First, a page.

Ask T Squeegee 

Matt Ford asks: Question for business owners. Do you prefer to work solo or have a crew?

I enjoy working solo; however, it does limit what you can take on and the volume of work you can do. Working solo could prove difficult when you’re sick or get hurt and can’t work. Your income becomes affected, and your customers become neglected. But there’s the flip side to having a crew of guys and gals to help provide your services. The added expenses include hiring people, Workman’s compensation, extra vehicles, and maintenance. Is Jim Bob going to show up today? What if someone breaks something or has sticky fingers? There are pros and cons to either, honestly. You just have to measure carefully what works best for you and your goals. What do you want your business to be? Nobody you hire will ever care about the business the way you naturally will, but a few great employees could make a lot of money, providing stability and future growth. Or you can do things more simply, do what you can do alone, and still make great money with fewer headaches. This question can be different for everyone, and everyone has a different opinion on it. Mine is just one of the many. Hopefully, my opinion here can help you formulate your own. 


Troy Donet asks: What do you charge for cleaning storm windows? I know there’s a lot involved in cleaning them, and you have to take them apart to do the job right.  So, I was wondering what to charge.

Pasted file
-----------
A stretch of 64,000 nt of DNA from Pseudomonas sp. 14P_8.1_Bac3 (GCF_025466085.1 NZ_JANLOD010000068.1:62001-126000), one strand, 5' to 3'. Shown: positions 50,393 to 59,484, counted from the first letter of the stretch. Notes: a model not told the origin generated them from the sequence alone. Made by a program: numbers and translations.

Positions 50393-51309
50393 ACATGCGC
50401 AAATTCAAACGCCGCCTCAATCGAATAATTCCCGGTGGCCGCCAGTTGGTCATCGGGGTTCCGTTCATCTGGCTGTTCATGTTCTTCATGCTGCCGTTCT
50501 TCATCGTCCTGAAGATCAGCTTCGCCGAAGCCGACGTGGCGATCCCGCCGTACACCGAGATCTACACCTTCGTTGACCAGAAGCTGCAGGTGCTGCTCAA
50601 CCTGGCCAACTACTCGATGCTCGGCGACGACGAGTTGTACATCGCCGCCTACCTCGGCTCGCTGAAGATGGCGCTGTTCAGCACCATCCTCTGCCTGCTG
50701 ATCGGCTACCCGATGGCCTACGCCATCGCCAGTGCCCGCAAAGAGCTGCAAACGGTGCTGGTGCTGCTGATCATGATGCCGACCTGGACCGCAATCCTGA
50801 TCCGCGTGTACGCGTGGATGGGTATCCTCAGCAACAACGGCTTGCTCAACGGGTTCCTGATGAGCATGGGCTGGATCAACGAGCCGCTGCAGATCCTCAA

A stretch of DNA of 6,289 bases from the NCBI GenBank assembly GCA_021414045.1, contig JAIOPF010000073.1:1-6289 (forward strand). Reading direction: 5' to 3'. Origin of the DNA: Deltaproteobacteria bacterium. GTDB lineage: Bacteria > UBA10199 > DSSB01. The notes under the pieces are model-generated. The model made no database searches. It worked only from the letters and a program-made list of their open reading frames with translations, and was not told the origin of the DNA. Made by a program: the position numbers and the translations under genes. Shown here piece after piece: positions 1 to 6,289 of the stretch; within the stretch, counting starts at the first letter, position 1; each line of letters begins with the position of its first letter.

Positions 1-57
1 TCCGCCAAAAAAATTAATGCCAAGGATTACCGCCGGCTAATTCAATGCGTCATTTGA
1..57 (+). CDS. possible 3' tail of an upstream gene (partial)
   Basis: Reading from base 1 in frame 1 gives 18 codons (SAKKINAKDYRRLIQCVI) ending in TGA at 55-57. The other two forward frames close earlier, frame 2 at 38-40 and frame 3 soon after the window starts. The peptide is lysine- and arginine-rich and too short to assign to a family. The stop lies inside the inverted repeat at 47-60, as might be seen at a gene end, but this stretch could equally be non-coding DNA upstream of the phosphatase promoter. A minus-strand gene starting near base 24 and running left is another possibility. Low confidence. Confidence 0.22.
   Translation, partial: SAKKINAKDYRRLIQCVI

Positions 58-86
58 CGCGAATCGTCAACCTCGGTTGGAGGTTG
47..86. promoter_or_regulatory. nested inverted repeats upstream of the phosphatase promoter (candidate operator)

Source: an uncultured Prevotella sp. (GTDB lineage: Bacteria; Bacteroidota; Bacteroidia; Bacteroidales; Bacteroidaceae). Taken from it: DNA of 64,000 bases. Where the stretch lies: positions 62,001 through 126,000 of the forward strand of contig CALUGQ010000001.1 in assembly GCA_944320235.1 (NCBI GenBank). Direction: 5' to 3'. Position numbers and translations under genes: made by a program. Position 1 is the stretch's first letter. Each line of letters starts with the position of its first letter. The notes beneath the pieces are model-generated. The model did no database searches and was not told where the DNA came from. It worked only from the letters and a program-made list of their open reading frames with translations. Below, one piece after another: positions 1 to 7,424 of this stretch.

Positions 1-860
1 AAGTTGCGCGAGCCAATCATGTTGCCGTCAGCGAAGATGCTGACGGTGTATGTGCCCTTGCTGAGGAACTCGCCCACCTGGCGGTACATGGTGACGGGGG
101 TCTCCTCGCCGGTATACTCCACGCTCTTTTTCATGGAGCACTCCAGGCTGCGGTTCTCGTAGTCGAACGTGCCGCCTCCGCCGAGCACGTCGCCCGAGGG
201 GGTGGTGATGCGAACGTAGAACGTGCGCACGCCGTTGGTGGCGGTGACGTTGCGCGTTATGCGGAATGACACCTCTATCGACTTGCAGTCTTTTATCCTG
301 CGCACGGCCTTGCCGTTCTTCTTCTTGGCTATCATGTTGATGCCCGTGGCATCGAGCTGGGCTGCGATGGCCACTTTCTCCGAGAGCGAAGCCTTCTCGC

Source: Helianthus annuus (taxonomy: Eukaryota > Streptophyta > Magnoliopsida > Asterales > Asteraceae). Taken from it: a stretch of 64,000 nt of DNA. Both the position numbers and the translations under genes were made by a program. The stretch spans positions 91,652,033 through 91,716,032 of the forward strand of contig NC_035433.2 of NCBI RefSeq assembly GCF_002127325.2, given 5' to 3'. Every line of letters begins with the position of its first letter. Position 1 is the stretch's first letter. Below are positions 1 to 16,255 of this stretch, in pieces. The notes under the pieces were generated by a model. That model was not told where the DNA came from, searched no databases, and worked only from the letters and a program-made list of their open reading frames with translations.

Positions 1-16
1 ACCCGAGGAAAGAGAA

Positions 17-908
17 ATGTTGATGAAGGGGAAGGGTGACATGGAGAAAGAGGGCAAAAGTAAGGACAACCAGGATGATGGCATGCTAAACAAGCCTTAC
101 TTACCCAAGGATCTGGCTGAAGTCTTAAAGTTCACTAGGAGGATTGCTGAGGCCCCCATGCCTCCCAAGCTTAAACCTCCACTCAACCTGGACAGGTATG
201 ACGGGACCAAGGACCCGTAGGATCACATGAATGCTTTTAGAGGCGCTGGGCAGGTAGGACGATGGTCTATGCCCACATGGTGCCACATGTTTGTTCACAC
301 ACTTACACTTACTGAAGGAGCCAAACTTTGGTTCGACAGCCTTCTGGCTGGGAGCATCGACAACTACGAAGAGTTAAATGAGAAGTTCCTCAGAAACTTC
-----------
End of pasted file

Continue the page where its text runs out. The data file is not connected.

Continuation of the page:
Well, it was bound to happen. I’m answering the “how much do you charge” question and giving the short answer of, “how much do I charge for storm windows?” A LARGE amount. Storm window cleaning, aka triple tracks, can be some of the industry’s most frustrating and labor-intensive tasks. I’m upwards of 25.00 a window where I am from. And honestly, I’m not afraid to raise it. Storm window cleanings rarely go smoothly and are rarely done when you think they’re going to be done. Windows will get stuck, and clips will be broken, turning an already difficult task into a complete nightmare. My advice would be to ensure you’ve done your due diligence while bidding on the job, so you are prepared for the task at hand, and most importantly, don’t be afraid to charge accordingly. How much you charge depends on your market. What I charge in my area will likely differ from where you are. You could charge more. Who knows? Just be sure you aren’t selling yourself short and making the money you need to stay profitable. That would be the best advice I can give you.


As always, if you have a question about window cleaning or anything else (I’ll even give dating advice!), email [email protected], and I will answer it here in the most amazing magazine in the known universe American Window Cleaner Magazine!